The other thing I noticed was how the Chinese perceive themselves. Most Chinese have been lured by the temptation of riches and everything that is associated with wealth. They are importing smart Americans to design everything from high-end shopping malls to fancy buildings so their rich and elite can live the cosmopolitan life. (The average Chinese cannot afford to purchase a beer at most of these eating establishments.) The way the Chinese attempt to homogenize themselves is by getting plastic surgery, especially to westernize their eyes.

This before and after shot emphasizes what the Chinese (and the Japanese for that matter) are willing to do to their bodies to achieve a more western persona.

This is the image they are trying to attain.

And this.
I have come to the conclusion that the American version of happiness is based on image and how we perceive ourselves. Our ideals are dictated by advertising agencies, the media, the film and modeling industry, clothing manufacturers (who in this world can fit into a size 0?), and the diet gurus (look at me, I ate Fadish Systems' Empty Calories and lost 400 pounds, and everybody thinks I'm sexy).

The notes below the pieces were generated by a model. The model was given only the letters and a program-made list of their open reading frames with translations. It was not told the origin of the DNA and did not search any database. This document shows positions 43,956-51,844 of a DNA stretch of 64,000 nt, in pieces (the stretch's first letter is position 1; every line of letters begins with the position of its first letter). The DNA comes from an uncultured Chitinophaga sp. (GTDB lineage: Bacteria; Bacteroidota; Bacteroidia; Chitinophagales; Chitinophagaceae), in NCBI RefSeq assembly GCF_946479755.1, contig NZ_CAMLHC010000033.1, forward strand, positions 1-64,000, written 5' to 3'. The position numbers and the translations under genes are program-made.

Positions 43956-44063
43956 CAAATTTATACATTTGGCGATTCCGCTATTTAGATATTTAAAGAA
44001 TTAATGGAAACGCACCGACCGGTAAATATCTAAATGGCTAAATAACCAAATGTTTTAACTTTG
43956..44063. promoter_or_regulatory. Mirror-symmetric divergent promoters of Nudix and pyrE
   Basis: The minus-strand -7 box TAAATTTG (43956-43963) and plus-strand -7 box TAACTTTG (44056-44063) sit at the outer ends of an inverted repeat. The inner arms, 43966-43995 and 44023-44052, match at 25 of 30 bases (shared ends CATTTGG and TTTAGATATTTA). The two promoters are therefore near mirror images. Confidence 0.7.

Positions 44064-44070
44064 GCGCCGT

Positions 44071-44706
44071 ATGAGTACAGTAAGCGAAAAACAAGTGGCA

For your information, Americans are the fattest people on earth and other westernized (fast food eating) countries are trying hard to catch up.

Do we value ourselves more if we look like this model or Barbie? Do most of us go through life worrying about those extra pounds, a few wrinkles, or some grey hair?

Frankly, my dear, I don't give a damn if I'm carrying a few extra pounds, I have wrinkles, and have lots of grey hair. No, I will not color my hair and, no, I will not get plastic surgery to make myself look like Cher. My aim in life is to be happy and to make those around me happy. Can you say the same?